Last week, my good friend Erwin Goedicke told me a wonderful story. Erwin is pastor of North Presbyterian – an urban church here in Cincinnati where he regularly has to deal with poverty, crime, and hardship. He’s faithfully serving Christ in a very tough area – and the congregation is doing well under his loving leadership.
The church started a partnership a few years ago with an orphanage in Kenya – and last year they brought the director of the orphanage to the US for fundraising and telling the story of what God is doing through their ministry. They took the orphanage director to a fundraising banquet for another ministry the church supports. The meal was a delicious steak dinner with twice baked potato, huge salad, and dessert. The director of the orphanage looked at the meal, then looked to Erwin and asked:
“Do Americans ever miss a meal?”
He knew that she didn’t mean “do Americans skip a meal because they’re working too hard.” She meant do they ever miss a meal because the food isn’t there. Erwin answered “no” “It is good to sometimes miss a meal” she said.
She then told him how in their orphanage, there was a special signal – if there was no food for the meal, the signal would ring and all the children knew to proceed not to the dining hall but to the chapel. There, while missing their meal, they would gather and give God thanks for the next meal that they would receive.
This story hit me powerfully – as I restrict my diet in an attempt to lose weight and lower cholesterol, it is so tempting to feel “deprived”. And yet this example prompts me to give thanks for all the great food that I do have available to me. Just allowing myself to feel a little twinge of hunger makes me appreciate the flavor that God put into oranges, leafy lettuce, carrots, etc.
Eating can be a profoundly spiritual exercise – as can fasting. Lauren Winner, in her book on Chastity, compares chastity to fasting: when we abstain from something as a spiritual exercise, it becomes a vehicle for drawing closer to God. It is only by God’s grace that we’re able to live with the prohibitions, and in the twinge of hunger that we feel, we are driven to rely upon grace. Winner talks about this in her interview with World Magazine: “In Real Sex," she told WORLD, "I contextualize chastity as one of many ascetical spiritual disciplines, disciplines in which we renounce something in order to attend to God in a particular way." Fasting, for example, "is a time-honored Christian spiritual practice, not because food is evil, but because refraining from food can clear out space in which we can focus on God in a particular way."”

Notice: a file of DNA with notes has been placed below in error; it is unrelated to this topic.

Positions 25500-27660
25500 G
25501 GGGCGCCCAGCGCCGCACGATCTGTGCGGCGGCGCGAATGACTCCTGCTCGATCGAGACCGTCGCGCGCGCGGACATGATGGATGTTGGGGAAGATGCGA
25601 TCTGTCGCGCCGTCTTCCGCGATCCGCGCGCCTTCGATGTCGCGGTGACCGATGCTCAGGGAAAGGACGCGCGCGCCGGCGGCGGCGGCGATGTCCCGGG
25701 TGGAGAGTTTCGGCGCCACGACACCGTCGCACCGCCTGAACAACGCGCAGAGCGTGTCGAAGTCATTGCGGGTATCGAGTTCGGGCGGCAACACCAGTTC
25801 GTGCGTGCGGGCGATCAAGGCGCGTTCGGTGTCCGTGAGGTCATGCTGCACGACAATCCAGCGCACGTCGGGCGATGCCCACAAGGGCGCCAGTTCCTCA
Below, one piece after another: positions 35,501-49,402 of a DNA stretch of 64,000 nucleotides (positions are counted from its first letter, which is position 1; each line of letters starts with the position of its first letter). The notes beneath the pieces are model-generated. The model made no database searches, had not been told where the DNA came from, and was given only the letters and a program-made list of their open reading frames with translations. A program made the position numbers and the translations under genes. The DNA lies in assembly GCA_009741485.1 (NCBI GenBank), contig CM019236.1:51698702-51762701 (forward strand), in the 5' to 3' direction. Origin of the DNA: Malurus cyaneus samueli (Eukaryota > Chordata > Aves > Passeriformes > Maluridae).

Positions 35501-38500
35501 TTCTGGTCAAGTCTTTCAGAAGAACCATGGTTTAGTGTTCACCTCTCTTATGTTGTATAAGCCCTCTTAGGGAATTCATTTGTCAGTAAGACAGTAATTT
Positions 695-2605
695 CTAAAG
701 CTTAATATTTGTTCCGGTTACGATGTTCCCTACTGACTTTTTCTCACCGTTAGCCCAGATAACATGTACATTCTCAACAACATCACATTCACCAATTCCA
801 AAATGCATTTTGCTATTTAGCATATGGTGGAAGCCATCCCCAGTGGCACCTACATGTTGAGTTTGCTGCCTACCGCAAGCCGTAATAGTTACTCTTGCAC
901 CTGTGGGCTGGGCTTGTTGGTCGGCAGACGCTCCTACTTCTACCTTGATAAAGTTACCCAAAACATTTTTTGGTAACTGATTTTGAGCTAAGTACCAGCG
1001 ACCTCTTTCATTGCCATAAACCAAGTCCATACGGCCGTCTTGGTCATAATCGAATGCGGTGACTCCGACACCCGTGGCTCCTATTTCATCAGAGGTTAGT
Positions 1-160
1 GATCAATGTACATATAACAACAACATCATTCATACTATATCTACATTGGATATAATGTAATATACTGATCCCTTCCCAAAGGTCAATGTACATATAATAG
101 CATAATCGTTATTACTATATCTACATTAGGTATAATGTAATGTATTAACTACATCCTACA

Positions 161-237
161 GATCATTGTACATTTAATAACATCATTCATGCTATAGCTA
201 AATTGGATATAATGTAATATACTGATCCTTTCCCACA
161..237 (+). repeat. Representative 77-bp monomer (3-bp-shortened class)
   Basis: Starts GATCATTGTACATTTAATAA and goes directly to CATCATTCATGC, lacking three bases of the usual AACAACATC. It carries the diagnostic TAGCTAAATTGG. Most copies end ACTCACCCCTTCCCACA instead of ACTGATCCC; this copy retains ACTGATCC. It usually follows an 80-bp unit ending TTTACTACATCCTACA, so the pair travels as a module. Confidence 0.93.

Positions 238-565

We protestants don’t understand fasting at all – it’s not some legalistic “don’t do this or God will blast you” (as portrayed in the movie Chocolat (which was a fine film in its own right) – rather it is an invitation to come and lose yourself that you might find God. And that is a wonderful thought.
Perhaps too, fasting is God’s way of helping us identify with the hungry, that we might be moved to be His agents of blessing to them? Which is one of the reasons I’m really looking forward to helping with the Hosea House Soup kitchen this weekend (one of our church projects). It’s not much, but at least it will help me feel like I’m doing something.
Anyone out there had experience with fasting?
Soli Deo Gloria